MLK & The Beautiful Struggle


Delivery of ‘The Dream’ is part of all of our lives. The Dream offers the ultimate level of inclusion for each and every one of us. Regardless of race, religion, ethnicity or orientation, we all are part of the vision Dr. King so vividly imagined and portrayed to us with his dynamic spoken word. As I researched and studied the man who had the vision for The Dream, I discovered the immense depth The Dream embodied and the connection it offers to our teenagers and young adults dealing with identity and self-awareness while searching for their place in this world.

A young Martin Luther King found himself faced with some of the same obstacles many of our children encounter today. describes a young Martin as a precocious child who entered Morehouse College at 15, but who was an unmotivated student who just floated through his first two years before finding his way. It goes on to say how young Martin initially questioned religion and felt uncomfortable with overly emotional displays of religious worship. And it wasn’t until his junior year, Martin began to pull it together and start on the road to becoming the iconic leader we know today. A passage from the article, “The King of Morehouse” by Brian McClure describes this occurrence best:

Although young M. L. was captivated by his academic discourse and classroom discussion, his transcript reflects his struggle with “book learning.” Records show he did not earn his first A until his junior year in 1946-47 school year, in a Bible class with Professor Kelsey. It was in Professor Kelsey’s class where M. L. learned the implications of the Christian gospel and their uses for social and racial reform. King became the president of the sociology club, a member of the debate team, student council, glee club, ministers union, the Morehouse chapter of the NAACP, and also stayed active by joining the Butler Street YMCA basketball team.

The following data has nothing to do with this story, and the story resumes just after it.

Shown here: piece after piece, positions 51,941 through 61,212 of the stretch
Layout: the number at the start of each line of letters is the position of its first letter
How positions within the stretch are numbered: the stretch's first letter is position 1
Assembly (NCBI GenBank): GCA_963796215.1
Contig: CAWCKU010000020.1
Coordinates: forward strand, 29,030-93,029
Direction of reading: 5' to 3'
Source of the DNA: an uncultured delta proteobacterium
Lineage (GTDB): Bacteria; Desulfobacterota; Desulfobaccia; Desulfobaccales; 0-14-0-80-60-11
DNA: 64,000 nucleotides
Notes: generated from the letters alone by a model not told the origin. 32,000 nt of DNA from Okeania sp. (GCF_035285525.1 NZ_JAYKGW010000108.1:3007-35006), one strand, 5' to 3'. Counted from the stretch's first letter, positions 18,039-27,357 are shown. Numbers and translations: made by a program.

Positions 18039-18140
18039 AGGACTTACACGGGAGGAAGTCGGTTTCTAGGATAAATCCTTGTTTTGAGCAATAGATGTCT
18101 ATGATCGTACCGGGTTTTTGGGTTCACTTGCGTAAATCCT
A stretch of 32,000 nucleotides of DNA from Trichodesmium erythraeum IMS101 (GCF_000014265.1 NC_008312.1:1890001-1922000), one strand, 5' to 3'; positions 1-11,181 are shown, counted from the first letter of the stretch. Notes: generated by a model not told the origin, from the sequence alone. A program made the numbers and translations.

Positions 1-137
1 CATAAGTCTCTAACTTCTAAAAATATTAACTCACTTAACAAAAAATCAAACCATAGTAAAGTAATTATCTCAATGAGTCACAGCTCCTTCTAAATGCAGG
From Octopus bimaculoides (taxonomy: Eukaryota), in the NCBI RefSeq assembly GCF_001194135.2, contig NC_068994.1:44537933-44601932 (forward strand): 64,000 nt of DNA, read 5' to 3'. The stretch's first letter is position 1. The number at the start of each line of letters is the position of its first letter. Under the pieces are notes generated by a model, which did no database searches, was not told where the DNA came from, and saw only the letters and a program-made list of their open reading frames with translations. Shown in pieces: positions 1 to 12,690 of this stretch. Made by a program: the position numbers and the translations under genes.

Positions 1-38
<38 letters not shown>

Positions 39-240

Those are some of the same sentiments that echo how many of our young people approach life today. Many of them are searching for themselves. They deal with emotional and mental stress. They are at times impatient and are often victim to this microwave society. Many of them deal with not knowing what they want to do with their lives and are uncomfortable with that uncertainty. Learning of these accounts about young Martin gives me great hope for our young people and our future.

I believe in and acknowledge Dr. King’s Dream, but I now know that it was birthed through a young man who had to come of age and find himself and his place both in life and education. Young adults need to know their life challenges are comparable to the honorable Dr. Martin Luther King Jr. and their steps are not that far off from greatness.

Additionally, a major factor in young Martin’s life that our children can take advantage of are the adults who never give up on them and allow them time to grow, offering an unconditional period of learning and love. A young Martin enjoyed the support and tutelage from professors Walter P. Covers, George D. Kelsey, Samuel W. Wilson and the consistent guidance of Morehouse President Benjamin Mays. This is why we say Black Male Educators make a difference in young adults lives and 2% is not enough.

In closing, Dr. King’s Dream is always an amazing part of our history, but let’s make our young adults aware of the Beautiful Struggle that shaped the man who dreamed The Dream and articulated it so eloquently to us.  They need to know they are in great and capable company.



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